19. METHODOLOGICAL EVALUATION ON CLINICAL RESEARCH LITERATURE OF ACUPUNCTURE TREATMENT OF FACIAL PARALYSIS

    梁繁荣; 李瑛

    2003-01-01

    Objective: To try to give an objective evaluation on the clinical research situation about acupuncturetreatment of facial paralysis in the past 50 years and try to provide a possible evidence for clinical practice. Methods:All papers are searched and assessed according to the international standards and clinical epidemiology. Results:There is no systematic review (SR) on acupuncture treatment of facial palsy in a total of 1021 articles enlisted in thepresent paper. Comparing with the quantity of the descriptive studies and expert opinions (constituting 84.84% ), thatof the randomized controlled trials (RCTs) and clinical controlled trials (CCTs) is smaller (constituting 15. 16%), be-sides, the quality of RCTs and CCTs is unsatisfactory. Conclusion: At present, the quantity and quality of studies withRCTs about acupuncture treatment of facial paralysis can't meet the need of clinical practice, and in order to improvethe therapeutic effect, a higher quality of RCTs and SR is required.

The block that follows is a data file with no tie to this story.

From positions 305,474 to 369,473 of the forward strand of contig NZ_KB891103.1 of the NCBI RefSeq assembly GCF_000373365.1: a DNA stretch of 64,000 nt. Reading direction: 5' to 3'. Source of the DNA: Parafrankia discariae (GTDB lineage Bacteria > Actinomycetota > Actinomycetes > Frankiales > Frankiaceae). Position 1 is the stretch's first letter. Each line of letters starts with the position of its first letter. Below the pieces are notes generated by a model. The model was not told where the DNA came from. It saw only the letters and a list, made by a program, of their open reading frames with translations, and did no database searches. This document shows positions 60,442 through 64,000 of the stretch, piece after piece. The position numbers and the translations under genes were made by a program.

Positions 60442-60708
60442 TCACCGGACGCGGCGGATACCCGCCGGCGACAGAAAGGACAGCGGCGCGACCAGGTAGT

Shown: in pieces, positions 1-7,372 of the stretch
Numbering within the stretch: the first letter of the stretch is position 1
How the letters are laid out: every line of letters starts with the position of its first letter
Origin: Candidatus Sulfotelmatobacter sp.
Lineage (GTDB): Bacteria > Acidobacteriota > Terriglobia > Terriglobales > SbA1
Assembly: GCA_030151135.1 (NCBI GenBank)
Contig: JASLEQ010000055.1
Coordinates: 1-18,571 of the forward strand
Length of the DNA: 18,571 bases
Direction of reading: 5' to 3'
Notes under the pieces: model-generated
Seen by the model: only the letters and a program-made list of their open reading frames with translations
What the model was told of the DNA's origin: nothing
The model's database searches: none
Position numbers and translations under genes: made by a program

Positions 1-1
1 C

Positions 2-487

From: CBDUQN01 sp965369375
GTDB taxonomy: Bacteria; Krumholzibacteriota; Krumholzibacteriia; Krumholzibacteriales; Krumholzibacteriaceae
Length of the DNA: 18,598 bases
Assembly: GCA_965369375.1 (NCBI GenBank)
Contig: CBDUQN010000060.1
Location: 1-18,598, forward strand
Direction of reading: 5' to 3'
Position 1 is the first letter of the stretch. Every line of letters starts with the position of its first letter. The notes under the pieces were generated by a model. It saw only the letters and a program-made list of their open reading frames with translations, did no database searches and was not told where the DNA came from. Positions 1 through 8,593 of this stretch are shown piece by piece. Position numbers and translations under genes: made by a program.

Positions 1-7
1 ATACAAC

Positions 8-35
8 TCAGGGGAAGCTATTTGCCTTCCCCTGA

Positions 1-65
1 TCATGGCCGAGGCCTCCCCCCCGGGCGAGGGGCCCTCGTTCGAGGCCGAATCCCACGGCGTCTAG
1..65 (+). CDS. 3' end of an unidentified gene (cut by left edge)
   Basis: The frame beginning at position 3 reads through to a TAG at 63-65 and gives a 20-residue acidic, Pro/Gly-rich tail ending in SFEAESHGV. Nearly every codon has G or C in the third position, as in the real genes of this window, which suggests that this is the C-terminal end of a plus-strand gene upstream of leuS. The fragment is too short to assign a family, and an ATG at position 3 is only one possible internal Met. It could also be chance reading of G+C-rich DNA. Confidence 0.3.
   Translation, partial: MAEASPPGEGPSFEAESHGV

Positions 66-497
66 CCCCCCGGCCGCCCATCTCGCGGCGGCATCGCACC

20. A study on the effect of age, gender and paralysis on sEMG signals

    Jha, Abhishek

    2015-01-01

    Surface Electromyography (sEMG) is a technology to measure the bio-potentials across the muscles. The true prospective of this technology is yet to be explored. In this paper, a simple and economic construction of a sEMG sensor is proposed. These sensors are used to determine the differences in the Electromyography (EMG) signal patterns of different individuals. Signals of several volunteers from different age groups, gender and individual having paralysis have been obtained. The sEMG data acquisition is done using the soundcard of a computer, hence reducing the need of additional hardware. Finally, the data is used to analyse the relationship between electromyography and factors like age, gender and health condition i.e. paralysis.

  1. Examination of the Vocal Fold Paralysis on the Fluid Dynamics of the Glottis

    Sherman, Erica; Krane, Michael; Zhang, Lucy; Wei, Timothy

    2011-11-01